Washington, D.C.—As the COVID-19 pandemic continues to exacerbate the impacts of homelessness, U.S. Senator Susan Collins, the ranking member of the Housing and Urban Development Appropriations Subcommittee, joined a bipartisan group of Senators in introducing the Emergency Family Stabilization Act (EFSA). The bill would create a new grant program to provide flexible funding for community-based organizations working to meet the unique and challenging needs of children, youth, and families experiencing homelessness. Specifically, EFSA aims to provide emergency funding to underserved populations and areas, including rural and tribal communities, who continue to see long-term repercussions of the COVID-19 outbreak. The new grant program would be administered by the Administration for Children and Families within the U.S. Department of Health and Human Services (HHS).
“Youth and families experiencing homelessness are at a greater risk of COVID-19 transmission and infection. During this uncertain time, we must help ensure that they receive the support they need to stay safe and healthy,” said Senator Collins. “This bipartisan bill would help state agencies and local organizations as they continue to work to meet the needs of homeless families and children throughout our country.”
The Emergency Family Stabilization Act is endorsed by several Maine and national organizations, including New Beginnings Inc., Volunteers of America Northern New England, Preble Street, SchoolHouse Connection, the National Network for Youth, Polaris, the National Indigenous Women’s Resource Center, and the National Community Action Foundation.
“I would like to thank Sen. Collins for her diligent work to fine tune the Emergency Family Stabilization Act to best meet the needs of Maine youth and families during this time of crisis,” said Chris Bicknell, Executive Director of New Beginnings Inc. in Lewiston. “This is an important piece of legislation that will provide funding for rural communities to provide critical supports to youth and families who are experiencing homelessness or who are doubled up in other housing. In a rural state like Maine this flexibility will allow providers to make a real and significant impact on the lives of youth, children and families who have been most severely impacted by the economic crisis caused by the COVID-19 pandemic.”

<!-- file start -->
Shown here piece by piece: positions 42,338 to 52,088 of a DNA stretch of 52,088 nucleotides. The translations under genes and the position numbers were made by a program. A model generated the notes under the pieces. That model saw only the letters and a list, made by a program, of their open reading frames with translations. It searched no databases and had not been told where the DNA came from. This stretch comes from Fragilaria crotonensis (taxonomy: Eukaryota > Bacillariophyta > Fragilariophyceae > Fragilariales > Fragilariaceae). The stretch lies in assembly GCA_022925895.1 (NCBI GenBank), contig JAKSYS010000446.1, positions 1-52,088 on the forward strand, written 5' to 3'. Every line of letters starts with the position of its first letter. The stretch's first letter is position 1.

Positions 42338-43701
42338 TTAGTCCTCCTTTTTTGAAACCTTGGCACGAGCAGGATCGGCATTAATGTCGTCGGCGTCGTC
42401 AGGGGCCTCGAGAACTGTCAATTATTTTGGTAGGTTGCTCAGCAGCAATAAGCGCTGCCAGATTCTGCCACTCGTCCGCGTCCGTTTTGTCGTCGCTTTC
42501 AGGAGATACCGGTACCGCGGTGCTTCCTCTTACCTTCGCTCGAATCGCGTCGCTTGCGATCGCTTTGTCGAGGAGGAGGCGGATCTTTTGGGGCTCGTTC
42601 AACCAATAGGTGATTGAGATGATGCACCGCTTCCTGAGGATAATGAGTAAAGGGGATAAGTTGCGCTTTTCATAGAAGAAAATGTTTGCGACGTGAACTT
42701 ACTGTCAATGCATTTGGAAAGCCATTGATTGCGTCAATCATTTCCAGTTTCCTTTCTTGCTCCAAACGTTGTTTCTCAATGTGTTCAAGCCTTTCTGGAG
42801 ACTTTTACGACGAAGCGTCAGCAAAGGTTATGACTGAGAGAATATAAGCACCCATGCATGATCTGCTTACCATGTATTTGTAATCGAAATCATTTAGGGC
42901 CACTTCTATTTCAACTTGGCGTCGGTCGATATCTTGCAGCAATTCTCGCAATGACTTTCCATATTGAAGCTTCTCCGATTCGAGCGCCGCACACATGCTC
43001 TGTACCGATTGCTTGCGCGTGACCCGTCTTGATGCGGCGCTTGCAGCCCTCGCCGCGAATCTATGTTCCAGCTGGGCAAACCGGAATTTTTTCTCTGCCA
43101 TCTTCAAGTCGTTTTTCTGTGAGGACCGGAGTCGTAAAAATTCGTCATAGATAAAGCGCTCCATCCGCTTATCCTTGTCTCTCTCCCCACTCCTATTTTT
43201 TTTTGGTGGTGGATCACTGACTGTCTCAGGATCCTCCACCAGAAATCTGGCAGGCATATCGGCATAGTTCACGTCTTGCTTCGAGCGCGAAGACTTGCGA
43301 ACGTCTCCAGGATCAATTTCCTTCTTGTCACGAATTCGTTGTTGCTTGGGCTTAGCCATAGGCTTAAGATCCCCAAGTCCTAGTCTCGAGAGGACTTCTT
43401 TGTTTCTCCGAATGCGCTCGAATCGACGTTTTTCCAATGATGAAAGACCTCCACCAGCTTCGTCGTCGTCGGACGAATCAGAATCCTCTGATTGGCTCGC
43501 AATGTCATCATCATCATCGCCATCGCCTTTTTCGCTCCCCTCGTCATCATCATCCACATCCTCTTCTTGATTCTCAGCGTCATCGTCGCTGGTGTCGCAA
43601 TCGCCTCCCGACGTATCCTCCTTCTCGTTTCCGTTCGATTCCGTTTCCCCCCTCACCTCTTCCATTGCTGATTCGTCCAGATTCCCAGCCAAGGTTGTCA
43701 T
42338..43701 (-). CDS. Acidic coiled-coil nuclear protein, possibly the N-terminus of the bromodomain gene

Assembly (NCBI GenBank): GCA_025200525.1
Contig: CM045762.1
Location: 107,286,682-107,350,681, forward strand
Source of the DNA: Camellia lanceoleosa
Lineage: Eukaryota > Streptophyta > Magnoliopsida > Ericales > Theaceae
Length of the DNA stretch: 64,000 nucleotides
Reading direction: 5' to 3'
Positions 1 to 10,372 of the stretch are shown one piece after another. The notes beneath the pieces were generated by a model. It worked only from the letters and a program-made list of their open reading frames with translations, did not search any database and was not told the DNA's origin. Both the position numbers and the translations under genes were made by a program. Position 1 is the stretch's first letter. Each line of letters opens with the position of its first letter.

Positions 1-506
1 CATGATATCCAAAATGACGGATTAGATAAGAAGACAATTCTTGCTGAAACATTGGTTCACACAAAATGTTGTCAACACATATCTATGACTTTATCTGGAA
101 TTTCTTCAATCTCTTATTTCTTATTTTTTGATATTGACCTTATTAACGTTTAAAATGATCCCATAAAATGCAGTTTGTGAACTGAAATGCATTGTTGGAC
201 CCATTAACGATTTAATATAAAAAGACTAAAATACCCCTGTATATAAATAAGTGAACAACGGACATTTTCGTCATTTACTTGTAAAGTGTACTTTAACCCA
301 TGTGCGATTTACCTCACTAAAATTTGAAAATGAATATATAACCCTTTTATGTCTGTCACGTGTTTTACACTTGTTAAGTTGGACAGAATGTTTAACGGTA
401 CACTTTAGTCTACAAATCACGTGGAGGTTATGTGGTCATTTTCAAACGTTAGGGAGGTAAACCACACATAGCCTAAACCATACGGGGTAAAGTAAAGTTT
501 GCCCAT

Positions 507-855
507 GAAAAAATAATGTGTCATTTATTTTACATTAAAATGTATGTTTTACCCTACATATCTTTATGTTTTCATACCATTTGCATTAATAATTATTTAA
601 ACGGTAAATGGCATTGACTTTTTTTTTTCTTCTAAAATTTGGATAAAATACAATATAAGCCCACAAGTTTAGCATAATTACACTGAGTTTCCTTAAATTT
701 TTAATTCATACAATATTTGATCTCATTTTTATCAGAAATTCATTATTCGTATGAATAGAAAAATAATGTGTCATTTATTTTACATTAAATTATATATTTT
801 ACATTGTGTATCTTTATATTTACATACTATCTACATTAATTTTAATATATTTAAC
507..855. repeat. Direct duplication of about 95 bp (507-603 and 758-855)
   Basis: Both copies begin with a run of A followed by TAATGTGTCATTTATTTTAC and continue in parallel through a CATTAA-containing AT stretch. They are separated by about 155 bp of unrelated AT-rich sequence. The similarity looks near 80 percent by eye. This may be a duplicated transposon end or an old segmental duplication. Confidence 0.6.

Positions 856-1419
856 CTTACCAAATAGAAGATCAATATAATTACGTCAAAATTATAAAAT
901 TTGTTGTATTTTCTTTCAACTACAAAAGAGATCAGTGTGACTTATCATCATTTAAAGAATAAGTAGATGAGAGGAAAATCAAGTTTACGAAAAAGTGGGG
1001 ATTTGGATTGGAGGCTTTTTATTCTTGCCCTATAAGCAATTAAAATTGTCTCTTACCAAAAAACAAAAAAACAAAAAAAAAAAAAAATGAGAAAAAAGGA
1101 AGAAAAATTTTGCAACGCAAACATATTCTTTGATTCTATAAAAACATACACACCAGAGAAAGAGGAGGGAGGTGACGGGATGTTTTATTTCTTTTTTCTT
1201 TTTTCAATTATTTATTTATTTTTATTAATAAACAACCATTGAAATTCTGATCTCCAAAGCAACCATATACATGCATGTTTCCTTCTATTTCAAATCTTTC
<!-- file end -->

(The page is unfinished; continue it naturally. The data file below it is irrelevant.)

"COVID has financially wiped-out families. Too many have depleted their savings. The Emergency Family Stabilization Act is just what we need, flexible funding to help families with children cover emergency housing costs, utilities, food, and clothing to help keep them in their homes or offer a life line to hotel accommodations when they face homelessness. These federal funds will flow to existing community-based nonprofit organizations with a track record of serving youth and families in Maine. We appreciate Senator Collins and her steadfast advocacy for homeless youth and children," said Richard Hooks Wayman, President and CEO of Volunteers of America Northern New England.
“From all of us at Preble Street, we thank Senator Collins for her continued support of local organizations that are dedicated to helping our most vulnerable neighbors,” said Mark Swann, Executive Director of Preble Street in Portland. “The Emergency Family Stabilization Act would help us to expand our services to better meet the unique needs of youth and families facing hunger and homelessness.”
The legislation was also introduced by Senators Lisa Murkowski (R-AK), Joe Manchin (D-WV) and Kyrsten Sinema (D-AZ) Jeanne Shaheen (D-NH), Brian Schatz (D-HI), Maggie Hassan (D-NH), Dan Sullivan (R-AK), and Mark Kelly (D-AZ). Companion legislation will soon be introduced in the U.S. House of Representatives by Representatives John Yarmuth (D-KY-3) and Don Bacon (R-NE-2).
The Emergency Family Stabilization Act would:
· Create a new grant program through the Administration for Children and Families (ACF) within the U.S. Department of Health and Human Services, for local agencies that currently receive ACF grants, or have experience in serving children, families, and unaccompanied youth experiencing homelessness.
· Authorize $800 million in direct flexible funding to meet the unique needs of children, youth, and families experiencing homelessness in the wake of the coronavirus.
· Give special consideration to programs serving families and youth who face barriers in accessing homeless services, as well as the needs of pregnant women, pregnant and parenting youth, children under age six, children with disabilities, families experiencing domestic violence, survivors of sexual assault or human trafficking, and historically marginalized and underserved communities of color.
· Permit funds to be used for a wide range of emergency housing, health, education, and safety-related activities, including but not limited to: purchasing PPE, food, hygiene supplies, mental health services, transportation services, emergency child care, communications and connectivity needs, education, training and employment-related needs, eviction prevention, motel stays, assistance in seeking housing placements, assistance in accessing unemployment and other federal benefits.
· Set aside specific funding for tribes, tribal organizations, and Native Hawaiian organizations, and ensures funds are distributed to urban, rural, and suburban areas.